NIPS 2018
Sun Dec 2nd through Sat the 8th, 2018 at Palais des Congrès de Montréal

### Reviewer 1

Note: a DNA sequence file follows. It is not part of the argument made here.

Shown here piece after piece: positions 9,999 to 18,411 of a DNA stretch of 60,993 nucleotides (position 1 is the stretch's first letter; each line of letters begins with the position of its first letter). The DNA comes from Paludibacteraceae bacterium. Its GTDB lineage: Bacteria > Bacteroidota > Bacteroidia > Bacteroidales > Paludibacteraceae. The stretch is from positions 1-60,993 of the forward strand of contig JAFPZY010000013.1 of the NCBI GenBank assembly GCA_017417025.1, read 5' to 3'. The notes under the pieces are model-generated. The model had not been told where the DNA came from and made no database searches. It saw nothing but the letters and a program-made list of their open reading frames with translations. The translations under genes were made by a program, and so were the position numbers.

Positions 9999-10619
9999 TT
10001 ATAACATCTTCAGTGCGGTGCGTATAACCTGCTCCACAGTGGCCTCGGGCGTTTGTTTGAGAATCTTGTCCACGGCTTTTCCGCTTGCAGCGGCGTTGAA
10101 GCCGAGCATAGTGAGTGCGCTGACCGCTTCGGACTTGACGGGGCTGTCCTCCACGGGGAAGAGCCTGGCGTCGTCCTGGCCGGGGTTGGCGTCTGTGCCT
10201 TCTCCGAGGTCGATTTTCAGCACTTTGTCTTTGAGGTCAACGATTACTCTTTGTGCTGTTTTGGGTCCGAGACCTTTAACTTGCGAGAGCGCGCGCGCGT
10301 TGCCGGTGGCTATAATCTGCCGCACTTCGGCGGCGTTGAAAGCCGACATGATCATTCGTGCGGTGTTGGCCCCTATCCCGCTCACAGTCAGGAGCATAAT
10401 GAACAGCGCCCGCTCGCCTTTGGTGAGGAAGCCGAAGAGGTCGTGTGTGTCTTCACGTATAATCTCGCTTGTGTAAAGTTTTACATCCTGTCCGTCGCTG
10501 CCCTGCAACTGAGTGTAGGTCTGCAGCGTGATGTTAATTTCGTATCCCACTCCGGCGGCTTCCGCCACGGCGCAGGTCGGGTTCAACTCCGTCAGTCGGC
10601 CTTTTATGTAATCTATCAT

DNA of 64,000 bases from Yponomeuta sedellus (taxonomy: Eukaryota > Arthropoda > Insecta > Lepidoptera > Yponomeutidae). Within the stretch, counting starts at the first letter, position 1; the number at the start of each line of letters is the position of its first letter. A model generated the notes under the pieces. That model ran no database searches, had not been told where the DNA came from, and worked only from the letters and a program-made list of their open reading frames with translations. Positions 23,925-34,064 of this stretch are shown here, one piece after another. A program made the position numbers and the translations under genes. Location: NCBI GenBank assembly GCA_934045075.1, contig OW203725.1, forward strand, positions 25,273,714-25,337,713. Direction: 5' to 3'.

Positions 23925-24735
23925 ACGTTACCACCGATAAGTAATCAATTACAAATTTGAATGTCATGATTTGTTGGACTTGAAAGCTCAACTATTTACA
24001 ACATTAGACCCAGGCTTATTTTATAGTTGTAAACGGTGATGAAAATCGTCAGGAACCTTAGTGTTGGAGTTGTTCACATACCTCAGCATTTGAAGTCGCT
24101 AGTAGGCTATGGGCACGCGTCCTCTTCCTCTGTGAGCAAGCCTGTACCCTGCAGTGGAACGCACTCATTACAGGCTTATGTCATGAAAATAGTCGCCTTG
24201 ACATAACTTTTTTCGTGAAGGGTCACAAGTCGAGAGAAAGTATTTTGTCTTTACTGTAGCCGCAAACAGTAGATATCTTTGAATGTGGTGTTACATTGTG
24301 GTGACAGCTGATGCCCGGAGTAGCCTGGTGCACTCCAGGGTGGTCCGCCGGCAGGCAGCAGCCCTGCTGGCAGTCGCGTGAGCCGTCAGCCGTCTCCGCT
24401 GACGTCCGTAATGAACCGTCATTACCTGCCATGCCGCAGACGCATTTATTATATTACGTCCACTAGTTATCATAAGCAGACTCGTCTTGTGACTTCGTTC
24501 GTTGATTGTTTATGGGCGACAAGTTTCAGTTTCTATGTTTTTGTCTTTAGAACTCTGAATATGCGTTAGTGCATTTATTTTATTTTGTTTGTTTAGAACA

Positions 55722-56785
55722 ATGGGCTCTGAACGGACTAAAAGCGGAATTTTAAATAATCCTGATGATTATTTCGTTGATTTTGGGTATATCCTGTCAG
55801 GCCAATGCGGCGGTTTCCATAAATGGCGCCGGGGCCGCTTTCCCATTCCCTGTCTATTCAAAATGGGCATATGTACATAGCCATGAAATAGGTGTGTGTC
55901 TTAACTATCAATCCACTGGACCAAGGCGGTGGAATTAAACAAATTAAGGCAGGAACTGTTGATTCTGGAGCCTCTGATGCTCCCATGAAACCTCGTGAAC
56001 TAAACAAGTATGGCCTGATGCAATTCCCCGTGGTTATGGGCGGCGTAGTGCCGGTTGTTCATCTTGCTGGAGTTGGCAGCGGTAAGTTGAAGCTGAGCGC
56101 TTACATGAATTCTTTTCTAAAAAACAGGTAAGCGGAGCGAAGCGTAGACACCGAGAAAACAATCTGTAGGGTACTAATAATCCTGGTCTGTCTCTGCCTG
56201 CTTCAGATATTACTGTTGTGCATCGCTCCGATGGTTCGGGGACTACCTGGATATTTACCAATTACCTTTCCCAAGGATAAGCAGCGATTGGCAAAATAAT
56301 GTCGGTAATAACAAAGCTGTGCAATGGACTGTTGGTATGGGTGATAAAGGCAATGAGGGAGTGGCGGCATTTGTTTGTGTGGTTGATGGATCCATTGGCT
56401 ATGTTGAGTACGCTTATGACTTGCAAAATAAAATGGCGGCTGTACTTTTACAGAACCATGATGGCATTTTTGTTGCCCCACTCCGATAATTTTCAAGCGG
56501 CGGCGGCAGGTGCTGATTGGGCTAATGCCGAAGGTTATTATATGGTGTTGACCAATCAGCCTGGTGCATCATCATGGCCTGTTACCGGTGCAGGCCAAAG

This paper examines, theoretically and empirically, how does SGD select the global minima it converges to. It first defines two properties ("sharpness" and "non-uniformity") of a fixed point, and how these determine, together with batch size, the maximal learning rate in which the fixed point is stable under SGD dynamics (both in mean and variance). It is then demonstrated numerically how these results relate affect the learning rate and batch size affect the selection of minima, and the dynamics of "escape" from sharp minima". Clarity: This paper is nicely written, and quite clear. Quality: Seems correct, except some fixable errors (see below), and the numerical results seem reasonably convincing. Originality: The results are novel to the best of my knowledge. Significance: The results shed light on the connections between sharpness, learning rate, batch size, and highlight the importance of "non-uniformity". These connections are not well understood and have received attention since the recent work by Keskar et al. From the empirical side, I especially found it interesting that GD selects solutions with maximal sharpness and the strong correlation between sharpness and non-uniformity. I also agree with the authors that the fast escape from sharp minima (e.g., Figure 7, left column) favors this paper's "instability" explanation over the SDE interpretations (e.g., Jastrzebski et al.). Main Comments: 1) The linearization x_{t+1}=x_t - \eta A_{\xi_t}x_t is wrong: the zeroth order term G(0;\xi) is not necessarily zero (x^* is only a fixed point of G(x), not G(x;\xi)). In other words we need to keep constant term G(0;\xi) in the dynamics. These constants do not affect the dynamics of E[x_t] (since their mean is zero), but they do affect E[x^2_t] . This implies that the variance generally does not go to zero. An indeed, SGD generally doesn't converge to a fixed point without decreasing the learning rate to zero. A way to fix this would be to assume we converge to a global minima where \nabla G(x;\xi) for all \xi . This seems reasonable in overparameterized neural networks. 2) The numerical results focus on quadratic loss, since the authors claim that the Hessian vanishes for cross-entropy. This indeed happens, but only for minima at infinity. However, if we use cross-entropy with L2 regularization (as is commonly done), then all minima are finite and the Hessian would not vanish. Therefore, I'm not sure I understand this argument. Do the reported results also hold for cross-entropy with L2 regularization? Minor Comments: 1) I think eqs. 13 and 14 would be more helpful before eq. 8 (with A_i=H_i) than in their current location. 2) It would be helpful to see the derivation of eq. 6 in the appendix. 3) Figure 3 could use larger fonts (especially in labels) 4) Figure 6(a): "2/\eta" should not be there, right? 5) I recommend the authors to make their code available online to enable other to easily reproduce their results. Some Typos: line 217 - "the extend" line 224 - "is easily" line 292 - "generlizes" equation below line 314 - equality should be \leftarrow (since both sides have v^k). %% After author feedback %% I thank the authors for their reply. Some futher comments to improve the quality of the paper: First, I suggest the authors add complete proofs (in the SM), and the main Theorem they mention in the rebuttal. Second, please include citation and discussion related to the works mentioned by Reviewer 3. For example, with regard to Ma et al., which seems most relevant (the results in the first two papers assume strong convexity, which makes them generally inapplicable to over-parameterized models), I think the main differences are: 1) Ma et al. focused on how to select the learning rate and batch size to achieve an optimal convergence rate. In contrast, this paper focuses on how the batch size and learning rate determine when do we get dynamical instability and SGD escapes away from the minimum. 2) I think the resulting expressions are rather different. For example, the bounds in Ma et al. (e.g. Theorem 2) depend on the eigenvalues of the Hessian, while in this paper they depend on the maximal eigenvalues of H and Sigma. The latter expressions expose nicely the important factors affecting stability (sharpness and non-uniformity). Also, (and this is more minor) in Ma et al. the derived upper bound is for the expected loss, while here the bound is the first two moments of the optimized parameters. 3) I believe the results in this paper are more easily generalizable (to realistic models) since we only care about dynamical stability near the fixed point, and not the optimal learning rate/batch size (Which depend on the entire optimization path). 4) The derivation in this paper is quite simple and intuitive (at least for me). Third, the definitions of non-uniformity vary somewhat in the paper. Specifically: a. line 24 (intro): "the variance of the Hessian (see below for details)" b. line 66 (1D case): non-uniformity = s = std of the (1D) Hessian c. lines 90-91 (General case, matrix version): \Sigma (variance of Hessian matrix) is a "measure of the non-uniformity" d. lines 97-98 (General case, scalar version): non-uniformity = s, where s^2 is the largest eigenvalue of \Sigma e. Appendix C (what they used in practice): same as the previous definition (up to the approximation accuracy of the power iteration method). So definitions (b),(d), and (e) are consistent, and I think it is pretty clear that this what they actually mean by "non-uniformity". (c) is different, but they only say this is a "measure of .." and not the definition. I think this matrix version was mainly pointed out to give some intuition. (a) indeed seems to be inaccurate, and should be corrected, but I think it is a small mistake. I think these issues should be corrected, and a formal definition should be given, as non-uniformity is one of the key ingredients of this paper. Fourth, I think the authors should try to emphasize and clarify more the important parts in their experiments. I'll try to summarize the interesting observations I found in the experiments: 1) The sharpness value is nearly always near the maximum value (2/eta) for GD (Table 2, Figure 6a); Non-uniformity also has values with a similar magnitude as the bound (Figure 6a). 2) The linear relation between sharpness and non-uniformity (Figure 6) 3) Observations (1-2) above (as well as figure 3), suggest that smaller mini-batches decrease sharpness due to the non-uniformity bound (Figure 6). 4) Non-uniformity seems to predict well when we escape from sharp minima (Figure 7). 5) The escape from sharp minima is fast (Figure 7). I think this is quite a lot of new interesting information that I've learned here. Previous high impact papers suggested that * Keskar et al.: (a) "large batch size implies large sharpness" (b) "small sharpness is important for generalization" * Hoffer et al., Goyal et al., Smith and Le: (c) "changing the learning rate at large batch sizes can improve generalization" However, so far it was not clear why these statements should be true (e.g. counterexample in Appendix A for the statement b). I think the observations (1-4) above make significant progress in understanding statements (a-c), and suggests we should also focus on non-uniformity (instead of just sharpness). Also, observation 5 suggests that previous SDE models for this phenomena are wrong. Other previous explanations (e.g., Yin et al.) seems not be applicable to over-parameterized case, as explained in the discussion. In terms of math, I am not aware of other works that examined this specific over-parameterized case, where all sample gradient are zero at the minimum, except for Ma et al. (which focused on different questions). Fifth, I think that there is an issue in the conditions relying only on the maximal eigenvalues. For example, in at line 98 the author state that "a sufficient condition for (9) to hold is eq. (10)", and condition (10) only depends on the maximum eigenvalue of H. However, I don't see why small (possibly even zero) eigenvalues of H can't affect stability. For example, suppose that B=1 and \eta=1, that v is the eigenvector corresponding the max eigenvalue of (9), and also that H*v=c*v, \Sigma*v = q*v for two positive scalars c and q. In this case, we get an eigenvalue of the matrix in (9) which is equal to (1-c)^2+q. This value can be larger than 1, if c is sufficiently small (e.g. c=0), relatively to q. The authors should explain how this issue could be avoided, or correct their statement. In any case, I recommend adding more mathematical details for all calculations in the supplementary.